Friday, March 12, 1999
Papers Show Ventura Man Feared WifeBy TINA DIRMANN, Times Staff Writer
Los Angeles Times
Just weeks before he was shot to death, Pedro Alba Barragan told a friend his wife had purchased a gun and worried aloud that she would use it against him, court records show.
According to investigators, the Ventura man reported his suspicions to the woman Barragan's wife believed--correctly--he was having an affair with. The woman, Maria Ortega of Oxnard, also reported being afraid of Barragan's wife, Gladis Soto.
Records filed this week by the district attorney's office also show that a distraught Soto told family members she would "kill her five children in an auto accident."
Soto, 37, was arrested Feb. 23 on suspicion of killing her husband of 15 years while the children and a friend slept down the hall.
The court documents were filed in an effort to persuade the court not to reduce Soto's $1-million bail. Though she contends she was an abused wife who lashed out after years of mistreatment, prosecutors portrayed her as violent and vengeful. The bail reduction was denied earlier this week.
Court records filed by Soto's attorney, on the other hand, describe the couple's last night together as a violent conclusion to a marriage marked by infidelity, drug addiction and physical abuse.
Defense attorney Jorge Alvarado says Barragan was "in a good mood" Feb. 19 and spent the early part of the evening at his Ventura apartment eating dinner with his family. But afterward, Barragan showered, "dressed very nicely," and told his wife he was going over to the house of his girlfriend, alleged to be Ortega, court records said.
When he returned just before 3 a.m., Barragan became violent, Alvarado's court declaration said. He grabbed Soto, ripped her shirt and panties and forced her to have sex, Alvarado said.
Afterward, Barragan fell asleep and Soto went into the living room and cried, Alvarado said. About 30 minutes later, Soto returned to the bedroom, lay down next to her husband and fired a single bullet into his head, according to the court records.
"She had to stop her husband who had once again violated the sanctity of her body by forcing her into another sexual act against her will," Alvarado said in court papers. "And that is what she did."
Alvarado said Soto actually purchased the gun used in the killing just a few days before the incident. She bought it for protection, he said.
The children were not awakened by the shot. After killing her husband, Soto stashed his corpse in a closet until Sunday evening, when she dragged it to an unattached garage, authorities said. To dispose of the body, Soto used an electric table saw to cut off the head, legs and arms, authorities said.
A transient later saw a woman trying to set the remains on fire outside of a Ventura RV park, police said.
Authorities identified the body through fingerprints and served a search warrant on Soto's home. There, authorities found a .25 caliber handgun in the couple's bedroom closet, court papers said. There was a large bloodstain on the mattress.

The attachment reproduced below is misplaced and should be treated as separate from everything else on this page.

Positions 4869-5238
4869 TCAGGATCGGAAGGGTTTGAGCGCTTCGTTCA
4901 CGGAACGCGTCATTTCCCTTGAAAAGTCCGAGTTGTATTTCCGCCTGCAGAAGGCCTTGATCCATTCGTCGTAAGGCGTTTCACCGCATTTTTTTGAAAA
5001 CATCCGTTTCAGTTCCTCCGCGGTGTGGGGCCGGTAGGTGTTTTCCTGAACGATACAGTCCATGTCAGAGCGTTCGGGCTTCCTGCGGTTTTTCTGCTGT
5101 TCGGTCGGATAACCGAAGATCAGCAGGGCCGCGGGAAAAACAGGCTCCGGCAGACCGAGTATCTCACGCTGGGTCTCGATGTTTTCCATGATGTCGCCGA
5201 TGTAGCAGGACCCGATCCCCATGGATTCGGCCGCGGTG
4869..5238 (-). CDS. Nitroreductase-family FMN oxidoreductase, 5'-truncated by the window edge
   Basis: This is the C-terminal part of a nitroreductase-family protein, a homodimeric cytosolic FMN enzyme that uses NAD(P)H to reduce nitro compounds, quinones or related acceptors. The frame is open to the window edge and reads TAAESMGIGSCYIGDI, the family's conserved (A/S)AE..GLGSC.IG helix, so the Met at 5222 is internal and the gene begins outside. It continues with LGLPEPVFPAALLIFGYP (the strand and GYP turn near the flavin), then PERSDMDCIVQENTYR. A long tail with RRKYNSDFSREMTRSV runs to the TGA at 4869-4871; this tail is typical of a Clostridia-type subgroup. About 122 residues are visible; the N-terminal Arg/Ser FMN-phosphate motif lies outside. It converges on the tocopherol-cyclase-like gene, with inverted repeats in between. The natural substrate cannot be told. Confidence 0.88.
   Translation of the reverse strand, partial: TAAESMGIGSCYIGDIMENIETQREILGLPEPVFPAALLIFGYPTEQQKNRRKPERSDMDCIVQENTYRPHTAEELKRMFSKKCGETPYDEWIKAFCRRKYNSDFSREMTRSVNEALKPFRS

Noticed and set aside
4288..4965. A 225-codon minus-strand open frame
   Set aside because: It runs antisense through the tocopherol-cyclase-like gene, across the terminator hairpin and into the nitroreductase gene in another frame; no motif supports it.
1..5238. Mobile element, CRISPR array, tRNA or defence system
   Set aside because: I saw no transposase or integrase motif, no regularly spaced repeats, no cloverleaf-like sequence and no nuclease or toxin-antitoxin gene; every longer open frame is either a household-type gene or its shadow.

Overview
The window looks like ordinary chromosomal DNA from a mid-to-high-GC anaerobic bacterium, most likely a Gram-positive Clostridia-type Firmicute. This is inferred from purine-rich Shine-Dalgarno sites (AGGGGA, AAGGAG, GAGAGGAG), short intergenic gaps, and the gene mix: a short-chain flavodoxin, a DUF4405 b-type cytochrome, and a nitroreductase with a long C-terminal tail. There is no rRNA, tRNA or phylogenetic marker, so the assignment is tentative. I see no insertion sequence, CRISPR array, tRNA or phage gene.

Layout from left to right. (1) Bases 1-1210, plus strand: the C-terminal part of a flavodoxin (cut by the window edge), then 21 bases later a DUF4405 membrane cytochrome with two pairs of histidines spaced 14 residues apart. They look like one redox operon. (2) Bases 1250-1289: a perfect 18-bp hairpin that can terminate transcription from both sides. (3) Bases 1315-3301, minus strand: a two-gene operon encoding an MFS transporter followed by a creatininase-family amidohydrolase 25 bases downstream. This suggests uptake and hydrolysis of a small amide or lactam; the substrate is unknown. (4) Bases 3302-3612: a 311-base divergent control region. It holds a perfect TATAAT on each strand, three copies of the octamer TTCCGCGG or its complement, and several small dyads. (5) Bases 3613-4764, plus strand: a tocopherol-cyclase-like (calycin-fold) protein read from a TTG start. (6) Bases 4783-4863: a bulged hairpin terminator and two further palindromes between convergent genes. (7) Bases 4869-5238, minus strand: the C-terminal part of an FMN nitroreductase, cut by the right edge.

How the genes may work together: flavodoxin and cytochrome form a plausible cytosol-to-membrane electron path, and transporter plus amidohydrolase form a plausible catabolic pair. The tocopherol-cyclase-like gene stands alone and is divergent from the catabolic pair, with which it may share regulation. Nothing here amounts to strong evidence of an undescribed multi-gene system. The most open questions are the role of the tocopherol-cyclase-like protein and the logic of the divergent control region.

In the garage, investigators found "a chop saw with what appeared to be human matter on it." And in a garment bag, tucked in the corner of the garage and under a large carpet, was Barragan's torso, records said.
Just before her arrest, court records say Soto admitted shooting her husband.
Soto is in custody at the Ventura County main jail, where she is regularly visited by a neuropsychologist, Alvarado said.
Soto's bail hearing was earlier this week. Despite Alvarado's pleas for a bail reduction, Deputy Dist. Atty. Patricia Murphy persuaded a Superior Court judge to deny the request. Murphy argued that Soto is a flight risk because of extensive family ties in Mexico. Murphy also called Soto a threat to society.
The documents filed by prosecutors to back up the claim characterized Barragan as worried about his wife's intentions after she bought a gun.
In January, Soto was arrested on suspicion of using her car to ram a van carrying Ortega and two of Ortega's children. Soto was charged with assault with a deadly weapon, a charge pending when Barragan was killed.
"I want this woman to leave me and my family alone," Ortega wrote in a request for a restraining order filed in the days after the alleged assault incident. "She has already caused enough trouble and I want her to stop bothering me."
Three days after the killing, a judge ordered Soto to stay away from Ortega. In an interview with authorities after the slaying, Ortega said Soto frequently called her house and warned that "she had better stop seeing her husband or something bad was going to happen."
Soto is scheduled to next appear in court April 15 for a preliminary hearing on murder and assault charges.
Copyright 1999 Los Angeles Times. All Rights Reserved